It’s also possible that the probe is looking at activity surrounding multi-million dollar tax breaks given to luxury developers in Manhattan, including a $44 million waiver to Extell Development. The commission sent subpoenas to those developers last summer. Golden sponsored the legislation in the Senate, and pleaded ignorance when asked about it.

grimm

When news broke in 2012 that Congressman Michael Grimm was the target of a federal investigation, the pol said it was a liberal media conspiracy. Now the pol’s defense team is depicting it as a political witch hunt led by a prosecutor with electoral aspirations, and aided by former FBI colleagues settling a score.

Grimm pleaded not guilty to a 20-count indictment that alleges, among other things, tax evasion, fraud and illegal hiring practices connected to a restaurant he owned before running for office. The trial is set to begin in December, but the pol’s legal team sent a pair of letters earlier this month that appear to suggest the direction their defense will take – not one that clears his name of tax fraud, but one that says he was only caught because the prosecution sought to take down a Republican.

Staten Island Advance reports:

In a letter dated Oct. 1, Grimm’s lawyers, Jeffrey A. Neiman and Daniel Rashbaum, fired off a list of 14 questions to federal prosecutors, many asking about the role of former Assistant U.S. Attorney Todd Kaminsky in the investigation into the congressman.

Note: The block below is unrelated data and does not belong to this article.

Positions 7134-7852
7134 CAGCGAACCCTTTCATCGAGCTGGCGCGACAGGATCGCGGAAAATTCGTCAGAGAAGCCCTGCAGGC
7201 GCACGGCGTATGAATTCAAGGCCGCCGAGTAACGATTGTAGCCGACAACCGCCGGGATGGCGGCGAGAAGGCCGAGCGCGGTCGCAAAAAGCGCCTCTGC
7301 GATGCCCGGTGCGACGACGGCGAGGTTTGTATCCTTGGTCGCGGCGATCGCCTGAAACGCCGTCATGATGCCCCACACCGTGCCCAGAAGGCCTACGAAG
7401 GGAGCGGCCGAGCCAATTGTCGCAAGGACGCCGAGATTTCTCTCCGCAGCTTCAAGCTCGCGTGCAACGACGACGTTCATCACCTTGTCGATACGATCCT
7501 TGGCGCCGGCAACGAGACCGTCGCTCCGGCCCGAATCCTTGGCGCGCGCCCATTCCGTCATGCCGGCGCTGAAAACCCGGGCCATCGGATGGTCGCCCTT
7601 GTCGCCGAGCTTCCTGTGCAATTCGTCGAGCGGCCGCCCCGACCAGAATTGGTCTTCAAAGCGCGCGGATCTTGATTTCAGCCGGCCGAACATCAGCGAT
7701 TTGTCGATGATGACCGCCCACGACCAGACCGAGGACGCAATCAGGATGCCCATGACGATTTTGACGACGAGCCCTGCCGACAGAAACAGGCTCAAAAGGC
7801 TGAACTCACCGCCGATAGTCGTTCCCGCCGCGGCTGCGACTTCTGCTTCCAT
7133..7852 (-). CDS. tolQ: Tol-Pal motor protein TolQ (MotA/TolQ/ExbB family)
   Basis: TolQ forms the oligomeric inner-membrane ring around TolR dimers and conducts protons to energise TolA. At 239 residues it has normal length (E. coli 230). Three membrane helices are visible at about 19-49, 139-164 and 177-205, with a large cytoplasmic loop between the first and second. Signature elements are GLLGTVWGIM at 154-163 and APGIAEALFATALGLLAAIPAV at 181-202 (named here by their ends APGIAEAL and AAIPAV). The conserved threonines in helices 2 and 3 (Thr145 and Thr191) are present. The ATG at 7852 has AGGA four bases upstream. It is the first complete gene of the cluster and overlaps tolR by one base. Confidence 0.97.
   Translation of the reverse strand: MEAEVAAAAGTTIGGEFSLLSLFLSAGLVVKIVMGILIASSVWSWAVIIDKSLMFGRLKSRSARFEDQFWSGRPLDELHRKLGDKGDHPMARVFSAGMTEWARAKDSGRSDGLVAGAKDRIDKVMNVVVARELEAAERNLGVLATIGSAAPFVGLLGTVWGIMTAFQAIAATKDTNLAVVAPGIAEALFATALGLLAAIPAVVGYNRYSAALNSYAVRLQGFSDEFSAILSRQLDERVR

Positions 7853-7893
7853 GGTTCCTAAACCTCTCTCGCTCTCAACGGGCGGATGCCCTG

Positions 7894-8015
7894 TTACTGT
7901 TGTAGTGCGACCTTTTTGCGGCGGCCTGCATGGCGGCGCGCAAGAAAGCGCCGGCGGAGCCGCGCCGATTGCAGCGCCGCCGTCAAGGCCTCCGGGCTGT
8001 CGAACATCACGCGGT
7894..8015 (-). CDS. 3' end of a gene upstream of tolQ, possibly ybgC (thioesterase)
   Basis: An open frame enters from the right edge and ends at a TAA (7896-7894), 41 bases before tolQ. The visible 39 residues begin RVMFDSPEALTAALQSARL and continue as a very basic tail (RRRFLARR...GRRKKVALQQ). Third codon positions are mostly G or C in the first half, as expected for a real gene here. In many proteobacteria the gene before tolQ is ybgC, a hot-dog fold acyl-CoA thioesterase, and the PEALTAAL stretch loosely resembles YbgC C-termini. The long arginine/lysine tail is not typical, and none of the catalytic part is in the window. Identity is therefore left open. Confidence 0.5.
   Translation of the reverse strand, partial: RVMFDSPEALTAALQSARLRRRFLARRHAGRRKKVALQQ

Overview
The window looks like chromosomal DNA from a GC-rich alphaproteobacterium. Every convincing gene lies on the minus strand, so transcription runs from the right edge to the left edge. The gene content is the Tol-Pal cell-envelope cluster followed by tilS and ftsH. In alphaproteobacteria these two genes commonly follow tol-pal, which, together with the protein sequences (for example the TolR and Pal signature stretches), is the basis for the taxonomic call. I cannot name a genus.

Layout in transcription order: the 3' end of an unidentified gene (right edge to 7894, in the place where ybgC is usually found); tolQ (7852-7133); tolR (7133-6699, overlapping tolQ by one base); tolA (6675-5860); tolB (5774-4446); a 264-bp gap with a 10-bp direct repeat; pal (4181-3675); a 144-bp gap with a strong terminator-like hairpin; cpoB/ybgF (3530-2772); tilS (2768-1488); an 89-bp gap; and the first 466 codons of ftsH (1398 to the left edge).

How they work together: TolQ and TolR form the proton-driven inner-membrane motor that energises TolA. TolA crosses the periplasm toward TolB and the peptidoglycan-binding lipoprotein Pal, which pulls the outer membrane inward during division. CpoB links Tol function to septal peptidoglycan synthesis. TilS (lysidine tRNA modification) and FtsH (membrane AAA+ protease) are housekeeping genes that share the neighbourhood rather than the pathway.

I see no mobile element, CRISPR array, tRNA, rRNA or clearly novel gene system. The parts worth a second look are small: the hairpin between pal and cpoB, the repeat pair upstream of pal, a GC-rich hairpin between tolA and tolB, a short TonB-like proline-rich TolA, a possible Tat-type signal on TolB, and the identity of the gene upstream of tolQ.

Kaminsky, a Democrat, left the U.S. attorney’s office after the tax evasion indictment was announced to run for state Assembly.

“What role did former Assistant United States Attorney Todd Kaminsky have in the investigation of Mr. Grimm?” one question asks.

“When did Mr. Kaminsky first notify the United States Attorney’s Office of his intention to seek political office, informally or formally?” asks another.

… Grimm’s team also asked what role FBI Supervisory Special Agent Anthony Bivona and Assitant Special Agent in Charge Mary Gallingan played in the investigation, as well as many other indictments the U.S. Attorney’s office has sought in the past five years regarding restaurants paying employees in cash, under-reporting cash sales to the Internal Rvenue Service, or “hiring illegal aliens as employees.”

Neiman and Rashbaum wrote a second letter on Oct. 1, asking for documents, notes, copies of inconsistent statements, and criminal or psychiatric histories of witnesses in the case.

In a response dated October 2, Lynch’s office said they would provide relevant info prior to trial as required by law. But her office bristled at the 14 questions, saying they were neither pertinent, nor legally required.

“It should be noted, however, that the 14 questions about the investigation and other cases seek information that is irrelevant to the charges of this case…. The government therefore respectfully declines to provide the information sought in these 14 requests,” Lynch writes.

The Daily News has a little more about the request for information regarding the special agents: